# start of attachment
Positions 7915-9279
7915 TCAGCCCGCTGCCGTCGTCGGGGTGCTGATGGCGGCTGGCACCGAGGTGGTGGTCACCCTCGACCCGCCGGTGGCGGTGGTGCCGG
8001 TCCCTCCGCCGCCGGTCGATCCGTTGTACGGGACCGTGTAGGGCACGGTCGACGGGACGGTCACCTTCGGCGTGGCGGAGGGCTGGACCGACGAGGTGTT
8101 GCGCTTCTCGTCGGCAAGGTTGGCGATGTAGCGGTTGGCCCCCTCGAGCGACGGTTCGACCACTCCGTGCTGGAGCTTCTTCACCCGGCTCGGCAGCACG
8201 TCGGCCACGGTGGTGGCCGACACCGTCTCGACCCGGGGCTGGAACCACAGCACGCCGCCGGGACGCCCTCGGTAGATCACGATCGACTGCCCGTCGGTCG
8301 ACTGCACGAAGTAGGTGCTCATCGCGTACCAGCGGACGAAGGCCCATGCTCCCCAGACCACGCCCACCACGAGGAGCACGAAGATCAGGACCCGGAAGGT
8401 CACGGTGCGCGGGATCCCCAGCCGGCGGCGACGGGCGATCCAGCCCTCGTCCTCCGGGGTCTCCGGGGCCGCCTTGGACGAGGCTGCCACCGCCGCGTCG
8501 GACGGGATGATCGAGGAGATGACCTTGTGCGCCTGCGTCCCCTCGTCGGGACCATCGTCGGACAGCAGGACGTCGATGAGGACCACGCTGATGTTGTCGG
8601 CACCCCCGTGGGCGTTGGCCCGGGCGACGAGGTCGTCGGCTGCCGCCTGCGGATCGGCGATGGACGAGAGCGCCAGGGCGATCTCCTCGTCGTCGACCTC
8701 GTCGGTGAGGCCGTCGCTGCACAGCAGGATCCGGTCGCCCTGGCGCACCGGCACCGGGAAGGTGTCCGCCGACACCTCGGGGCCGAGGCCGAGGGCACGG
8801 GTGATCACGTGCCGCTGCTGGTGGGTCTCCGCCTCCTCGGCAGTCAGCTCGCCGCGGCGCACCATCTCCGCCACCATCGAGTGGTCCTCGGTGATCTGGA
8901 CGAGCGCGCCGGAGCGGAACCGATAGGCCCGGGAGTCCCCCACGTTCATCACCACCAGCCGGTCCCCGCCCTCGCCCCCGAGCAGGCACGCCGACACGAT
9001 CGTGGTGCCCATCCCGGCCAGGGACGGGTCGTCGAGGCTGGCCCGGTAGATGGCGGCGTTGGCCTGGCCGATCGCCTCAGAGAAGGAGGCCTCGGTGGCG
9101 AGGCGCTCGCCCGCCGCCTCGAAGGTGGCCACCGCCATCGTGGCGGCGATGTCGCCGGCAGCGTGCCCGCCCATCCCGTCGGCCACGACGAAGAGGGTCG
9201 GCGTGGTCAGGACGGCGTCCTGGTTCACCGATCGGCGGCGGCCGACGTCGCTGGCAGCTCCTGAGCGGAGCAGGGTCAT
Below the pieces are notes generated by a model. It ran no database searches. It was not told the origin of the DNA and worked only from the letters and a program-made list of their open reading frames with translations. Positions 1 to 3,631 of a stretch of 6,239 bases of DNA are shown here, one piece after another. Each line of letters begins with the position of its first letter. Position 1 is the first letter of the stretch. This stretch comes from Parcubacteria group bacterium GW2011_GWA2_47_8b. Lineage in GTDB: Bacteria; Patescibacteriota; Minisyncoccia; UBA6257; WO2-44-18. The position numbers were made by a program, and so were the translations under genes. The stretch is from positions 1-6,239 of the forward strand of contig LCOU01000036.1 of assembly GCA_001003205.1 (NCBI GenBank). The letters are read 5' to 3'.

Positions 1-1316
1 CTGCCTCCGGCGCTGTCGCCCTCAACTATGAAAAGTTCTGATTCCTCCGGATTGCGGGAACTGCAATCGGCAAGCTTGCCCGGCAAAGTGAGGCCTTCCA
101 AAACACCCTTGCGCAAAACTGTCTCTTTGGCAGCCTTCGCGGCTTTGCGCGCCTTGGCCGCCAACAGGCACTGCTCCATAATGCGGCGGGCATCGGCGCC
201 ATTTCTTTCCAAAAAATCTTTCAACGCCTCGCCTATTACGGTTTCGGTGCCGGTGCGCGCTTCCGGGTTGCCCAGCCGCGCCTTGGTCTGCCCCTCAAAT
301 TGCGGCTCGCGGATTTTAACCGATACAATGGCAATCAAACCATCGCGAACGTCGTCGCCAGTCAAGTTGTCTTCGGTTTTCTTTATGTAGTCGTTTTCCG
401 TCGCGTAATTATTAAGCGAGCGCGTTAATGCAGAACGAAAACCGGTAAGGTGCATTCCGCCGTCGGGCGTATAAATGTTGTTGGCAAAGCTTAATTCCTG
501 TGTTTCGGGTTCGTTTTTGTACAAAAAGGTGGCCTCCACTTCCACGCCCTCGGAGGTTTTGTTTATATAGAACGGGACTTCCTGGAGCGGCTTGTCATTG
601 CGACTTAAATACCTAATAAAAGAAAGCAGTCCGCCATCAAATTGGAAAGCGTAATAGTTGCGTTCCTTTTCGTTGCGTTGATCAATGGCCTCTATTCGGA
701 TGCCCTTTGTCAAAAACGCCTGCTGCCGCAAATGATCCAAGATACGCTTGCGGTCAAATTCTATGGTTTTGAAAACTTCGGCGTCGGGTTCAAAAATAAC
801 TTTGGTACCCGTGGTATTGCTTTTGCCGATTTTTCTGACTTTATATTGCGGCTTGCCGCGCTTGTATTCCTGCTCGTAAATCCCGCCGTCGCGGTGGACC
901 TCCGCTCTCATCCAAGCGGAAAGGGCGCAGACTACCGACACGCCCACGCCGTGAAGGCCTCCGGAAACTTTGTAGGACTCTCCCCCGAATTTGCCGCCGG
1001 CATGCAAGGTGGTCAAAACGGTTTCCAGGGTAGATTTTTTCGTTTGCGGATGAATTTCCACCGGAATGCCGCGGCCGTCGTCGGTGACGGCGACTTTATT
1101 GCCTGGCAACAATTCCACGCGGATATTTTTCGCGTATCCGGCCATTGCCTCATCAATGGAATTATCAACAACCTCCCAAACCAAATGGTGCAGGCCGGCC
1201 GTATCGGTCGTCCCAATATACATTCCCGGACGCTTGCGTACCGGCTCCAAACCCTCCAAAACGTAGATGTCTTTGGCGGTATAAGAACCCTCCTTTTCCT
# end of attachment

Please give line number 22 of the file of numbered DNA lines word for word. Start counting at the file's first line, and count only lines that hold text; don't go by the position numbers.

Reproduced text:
401 TCGCGTAATTATTAAGCGAGCGCGTTAATGCAGAACGAAAACCGGTAAGGTGCATTCCGCCGTCGGGCGTATAAATGTTGTTGGCAAAGCTTAATTCCTG